- Bridging the gap: where the damage is beyond repair, the “dental bridge” treatment offers a bridge to a new smile. Individuals will bid farewell to the damaged or decayed tooth as an artificial tooth will step forward to fill the void. Held firmly in place by neighboring teeth or dental implants, this dental bridge is a strong connection, restoring aesthetics and function. Multiple damaged or missing teeth can form a well-crafted bridge in exceptional scenarios.
You should speak with a dentist at our practice to determine if one of these options suits your dental needs.
What Are Dental Crowns? – How They Work
More and more people are turning toward dental crowns and other cosmetic dentistry in recent years because of tooth decay and damage. Approximately 2.3 million implant-supported crowns are made in the US alone annually.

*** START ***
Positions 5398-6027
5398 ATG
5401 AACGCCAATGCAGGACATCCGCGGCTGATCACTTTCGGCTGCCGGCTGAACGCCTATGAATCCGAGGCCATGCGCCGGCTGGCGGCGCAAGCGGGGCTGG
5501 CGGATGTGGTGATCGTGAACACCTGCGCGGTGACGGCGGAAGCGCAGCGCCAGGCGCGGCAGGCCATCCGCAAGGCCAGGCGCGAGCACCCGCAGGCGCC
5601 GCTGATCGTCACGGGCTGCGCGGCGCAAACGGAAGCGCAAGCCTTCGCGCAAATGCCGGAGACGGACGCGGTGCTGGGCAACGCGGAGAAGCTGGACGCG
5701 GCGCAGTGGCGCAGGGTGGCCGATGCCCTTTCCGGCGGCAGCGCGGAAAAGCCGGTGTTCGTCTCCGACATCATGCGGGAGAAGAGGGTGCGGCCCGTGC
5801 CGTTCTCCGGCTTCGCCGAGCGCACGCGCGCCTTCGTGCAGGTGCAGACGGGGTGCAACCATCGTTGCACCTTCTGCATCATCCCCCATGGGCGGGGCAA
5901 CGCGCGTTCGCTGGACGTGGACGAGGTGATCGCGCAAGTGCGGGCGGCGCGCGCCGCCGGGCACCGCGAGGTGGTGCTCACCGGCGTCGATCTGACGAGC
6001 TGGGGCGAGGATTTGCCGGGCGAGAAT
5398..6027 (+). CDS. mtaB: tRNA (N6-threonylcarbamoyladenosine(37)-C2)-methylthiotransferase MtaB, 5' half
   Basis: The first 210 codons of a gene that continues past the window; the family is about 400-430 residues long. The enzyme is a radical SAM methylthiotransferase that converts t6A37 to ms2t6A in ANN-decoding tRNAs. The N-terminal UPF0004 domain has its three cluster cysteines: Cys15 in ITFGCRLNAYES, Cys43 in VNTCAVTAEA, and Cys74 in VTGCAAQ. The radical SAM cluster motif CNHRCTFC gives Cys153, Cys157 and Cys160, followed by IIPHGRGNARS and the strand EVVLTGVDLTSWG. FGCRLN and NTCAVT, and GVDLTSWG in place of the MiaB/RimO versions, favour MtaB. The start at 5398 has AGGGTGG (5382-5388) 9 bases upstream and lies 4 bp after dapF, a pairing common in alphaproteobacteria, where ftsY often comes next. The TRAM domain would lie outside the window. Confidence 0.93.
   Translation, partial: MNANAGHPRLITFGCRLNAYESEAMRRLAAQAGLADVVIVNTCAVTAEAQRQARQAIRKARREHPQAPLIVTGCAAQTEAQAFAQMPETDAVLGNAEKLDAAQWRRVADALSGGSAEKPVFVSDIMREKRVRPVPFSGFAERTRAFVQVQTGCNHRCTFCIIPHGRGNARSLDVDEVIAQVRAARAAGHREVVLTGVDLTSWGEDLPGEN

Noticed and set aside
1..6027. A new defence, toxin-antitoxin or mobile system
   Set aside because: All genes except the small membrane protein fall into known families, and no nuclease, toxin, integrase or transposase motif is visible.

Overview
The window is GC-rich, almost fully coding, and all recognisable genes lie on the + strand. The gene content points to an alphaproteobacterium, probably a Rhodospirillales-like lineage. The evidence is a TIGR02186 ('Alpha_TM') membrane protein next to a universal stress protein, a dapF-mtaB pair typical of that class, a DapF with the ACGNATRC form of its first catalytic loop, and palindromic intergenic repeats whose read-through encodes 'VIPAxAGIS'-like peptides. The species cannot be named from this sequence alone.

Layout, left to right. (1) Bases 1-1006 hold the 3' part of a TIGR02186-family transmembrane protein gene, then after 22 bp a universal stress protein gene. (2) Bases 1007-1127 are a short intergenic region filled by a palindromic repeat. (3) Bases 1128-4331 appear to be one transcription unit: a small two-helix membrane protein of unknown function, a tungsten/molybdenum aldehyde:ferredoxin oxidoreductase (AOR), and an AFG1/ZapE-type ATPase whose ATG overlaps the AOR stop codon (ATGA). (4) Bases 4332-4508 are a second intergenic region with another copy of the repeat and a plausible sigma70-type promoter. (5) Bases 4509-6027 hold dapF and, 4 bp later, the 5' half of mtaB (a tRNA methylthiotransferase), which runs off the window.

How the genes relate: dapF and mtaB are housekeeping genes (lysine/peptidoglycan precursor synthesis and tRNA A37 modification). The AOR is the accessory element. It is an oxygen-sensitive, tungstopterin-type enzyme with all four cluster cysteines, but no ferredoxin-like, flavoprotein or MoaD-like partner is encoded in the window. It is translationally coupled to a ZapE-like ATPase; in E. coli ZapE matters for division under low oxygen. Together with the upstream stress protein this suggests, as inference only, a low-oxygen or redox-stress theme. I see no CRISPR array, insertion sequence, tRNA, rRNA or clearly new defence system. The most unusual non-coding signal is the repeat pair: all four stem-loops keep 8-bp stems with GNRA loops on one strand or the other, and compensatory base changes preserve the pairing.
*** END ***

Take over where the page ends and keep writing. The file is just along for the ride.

In addition, it is believed that the global dental crowns and bridges market is expected to reach 4.56 billion by 2026, proving that more people require restorative dentistry.
A dental crown is a tooth-shaped cap that is put over a badly damaged or decayed tooth. Often dental crowns are made from metal or porcelain, with the latter closely resembling tooth enamel to create a natural look. The location of your damaged or decayed tooth and your preference will determine which is chosen.
Before a dental crown can be placed, a dentist will prepare your natural tooth by shaving down the tooth and removing any decay. Once this is done, an impression of your tooth will be taken to ensure the right size and shape crown is created for your tooth.